Anarchy in Action : Chapter 10 - Play as an Anarchist Parable
(1924 - 2010) ~ British Anarchist Writer and Social Historian : ...lived with the title of Britain's most famous anarchist for nearly half a century, bemused by this ambivalent sobriquet. In Anarchy in Action (1973), he set out his belief that an anarchist society was not an end goal. (From : Guardian Obituary.)
• "It is, after all, the principle of authority which ensures that people will work for someone else for the greater part of their lives, not because they enjoy it or have any control over their work, but because they see it as their only means of livelihood." (From : "Anarchism as a Theory of Organization," by Colin ....)
• "The anarchists, who have always distinguished between the state and society, adhere to the social principle, which can be seen where-ever men link themselves in an association based on a common need or a common interest." (From : "Anarchism as a Theory of Organization," by Colin ....)
• "...the bombs you are worried about are not the bombs which cartoonists attribute to the anarchists, but the bombs which governments have perfected, at your expense." (From : "Anarchism as a Theory of Organization," by Colin ....)
Chapter 10 - Play as an Anarchist Parable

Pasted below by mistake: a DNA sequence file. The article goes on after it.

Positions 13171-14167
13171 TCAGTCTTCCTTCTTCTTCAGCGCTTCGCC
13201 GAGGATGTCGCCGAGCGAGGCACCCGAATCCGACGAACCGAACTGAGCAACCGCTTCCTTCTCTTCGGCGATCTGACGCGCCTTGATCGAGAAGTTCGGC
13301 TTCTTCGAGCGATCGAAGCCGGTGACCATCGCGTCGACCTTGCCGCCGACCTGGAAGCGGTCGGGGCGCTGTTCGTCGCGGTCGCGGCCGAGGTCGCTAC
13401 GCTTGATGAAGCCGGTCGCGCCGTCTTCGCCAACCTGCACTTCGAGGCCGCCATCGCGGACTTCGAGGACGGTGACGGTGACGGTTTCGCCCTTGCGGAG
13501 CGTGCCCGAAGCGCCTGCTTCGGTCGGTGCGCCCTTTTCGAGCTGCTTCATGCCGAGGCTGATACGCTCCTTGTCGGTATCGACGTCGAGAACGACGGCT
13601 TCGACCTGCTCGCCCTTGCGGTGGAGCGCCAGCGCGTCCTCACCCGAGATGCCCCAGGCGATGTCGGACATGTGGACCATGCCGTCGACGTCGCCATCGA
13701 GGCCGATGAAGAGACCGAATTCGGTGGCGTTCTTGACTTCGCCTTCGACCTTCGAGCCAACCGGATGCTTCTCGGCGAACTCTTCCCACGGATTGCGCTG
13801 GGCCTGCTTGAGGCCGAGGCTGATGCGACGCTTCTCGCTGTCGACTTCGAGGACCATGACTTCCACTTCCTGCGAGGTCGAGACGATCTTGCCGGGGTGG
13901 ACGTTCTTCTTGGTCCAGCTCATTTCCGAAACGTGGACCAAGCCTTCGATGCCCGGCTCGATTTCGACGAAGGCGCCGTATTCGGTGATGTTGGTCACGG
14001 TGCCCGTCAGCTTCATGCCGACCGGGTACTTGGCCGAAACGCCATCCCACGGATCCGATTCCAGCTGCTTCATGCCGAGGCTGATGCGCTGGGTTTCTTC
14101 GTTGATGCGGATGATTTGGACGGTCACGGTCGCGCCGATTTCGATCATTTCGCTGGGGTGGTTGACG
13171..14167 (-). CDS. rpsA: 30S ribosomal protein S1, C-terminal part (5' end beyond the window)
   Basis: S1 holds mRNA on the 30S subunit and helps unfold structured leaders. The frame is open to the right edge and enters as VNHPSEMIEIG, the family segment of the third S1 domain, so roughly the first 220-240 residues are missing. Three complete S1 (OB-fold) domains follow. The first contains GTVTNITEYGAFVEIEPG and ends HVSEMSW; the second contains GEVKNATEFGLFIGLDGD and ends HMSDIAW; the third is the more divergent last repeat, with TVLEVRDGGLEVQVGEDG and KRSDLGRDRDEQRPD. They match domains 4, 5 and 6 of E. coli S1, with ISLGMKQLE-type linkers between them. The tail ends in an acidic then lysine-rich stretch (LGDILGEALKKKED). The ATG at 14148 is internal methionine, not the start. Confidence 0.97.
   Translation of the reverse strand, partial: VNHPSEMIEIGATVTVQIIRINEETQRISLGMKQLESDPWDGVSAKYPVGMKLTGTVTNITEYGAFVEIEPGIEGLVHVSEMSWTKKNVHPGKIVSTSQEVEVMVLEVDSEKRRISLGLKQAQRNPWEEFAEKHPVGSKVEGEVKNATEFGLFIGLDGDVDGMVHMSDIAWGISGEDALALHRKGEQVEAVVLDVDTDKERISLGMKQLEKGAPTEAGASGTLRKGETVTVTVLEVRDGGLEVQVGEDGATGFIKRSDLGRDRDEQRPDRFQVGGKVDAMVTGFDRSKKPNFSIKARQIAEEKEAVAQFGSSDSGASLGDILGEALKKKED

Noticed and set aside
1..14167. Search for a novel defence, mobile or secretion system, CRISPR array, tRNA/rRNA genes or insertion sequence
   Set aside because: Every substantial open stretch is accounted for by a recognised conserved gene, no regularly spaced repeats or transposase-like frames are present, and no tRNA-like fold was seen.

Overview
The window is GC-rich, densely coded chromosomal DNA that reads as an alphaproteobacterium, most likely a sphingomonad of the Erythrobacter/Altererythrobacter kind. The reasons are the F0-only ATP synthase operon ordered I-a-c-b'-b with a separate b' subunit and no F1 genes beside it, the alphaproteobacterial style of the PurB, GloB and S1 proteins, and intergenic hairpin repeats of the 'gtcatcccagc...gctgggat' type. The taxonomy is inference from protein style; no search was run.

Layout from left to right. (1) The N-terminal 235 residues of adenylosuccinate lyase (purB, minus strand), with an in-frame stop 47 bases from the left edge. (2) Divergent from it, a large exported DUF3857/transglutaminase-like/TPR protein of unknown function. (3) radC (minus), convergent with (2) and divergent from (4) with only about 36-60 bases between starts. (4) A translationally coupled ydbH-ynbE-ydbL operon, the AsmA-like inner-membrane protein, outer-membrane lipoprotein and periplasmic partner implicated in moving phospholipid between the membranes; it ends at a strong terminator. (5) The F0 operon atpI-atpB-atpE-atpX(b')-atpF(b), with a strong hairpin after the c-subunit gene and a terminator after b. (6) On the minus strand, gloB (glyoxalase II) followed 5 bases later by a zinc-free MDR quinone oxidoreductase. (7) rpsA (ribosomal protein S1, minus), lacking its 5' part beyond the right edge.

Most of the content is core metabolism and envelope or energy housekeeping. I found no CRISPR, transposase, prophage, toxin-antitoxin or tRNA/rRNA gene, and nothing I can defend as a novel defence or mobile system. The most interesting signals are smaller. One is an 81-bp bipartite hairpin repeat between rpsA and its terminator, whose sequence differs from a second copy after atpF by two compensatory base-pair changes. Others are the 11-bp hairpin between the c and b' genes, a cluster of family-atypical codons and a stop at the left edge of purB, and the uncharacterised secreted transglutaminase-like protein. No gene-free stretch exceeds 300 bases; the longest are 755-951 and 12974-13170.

The boy who swings from rope to horse, leaping back again to the swinging rope, is learning by his eyes, muscles, joints and by every sense organ he has, to judge, to estimate, to know. The other twenty-nine boys and girls in the gymnasium are all as active as he, some if them in his immediate vicinity. But as he swings he does not avoid. He swings where there is space — a very important distinction — and in doing so he threads his way among the twenty-nine fellows. Using all his facilities, he is aware if the total situation in that gymnasium — of his own swinging and if his fellows’ actions. He does not shout to the others to stop, to wait or move from him — not that there is silence, for running conversations across the hall are kept up as he speeds through the air. But this “education” in the live use if all his senses can only come if his twenty-nine fellows are also free and active. if the room were cleared and twenty-nine boys sat at the side silent while he swung, we should in effect be saying to him to his legs, body, eyes — “You give all your attention to swinging, we’ll keep the rest if the world away” — in fact “Be as egotistical as you like”. By so reducing the diversity in the environment we should be preventing his learning to apprehend and to move in a complex situation. We should in effect be saying “Only this and this do; you can’t be expected to do more. Is it any wonder that he comes to behave as though it is all he can do? By the existing methods of teaching we are in fact inducing the child’s incoordination in society.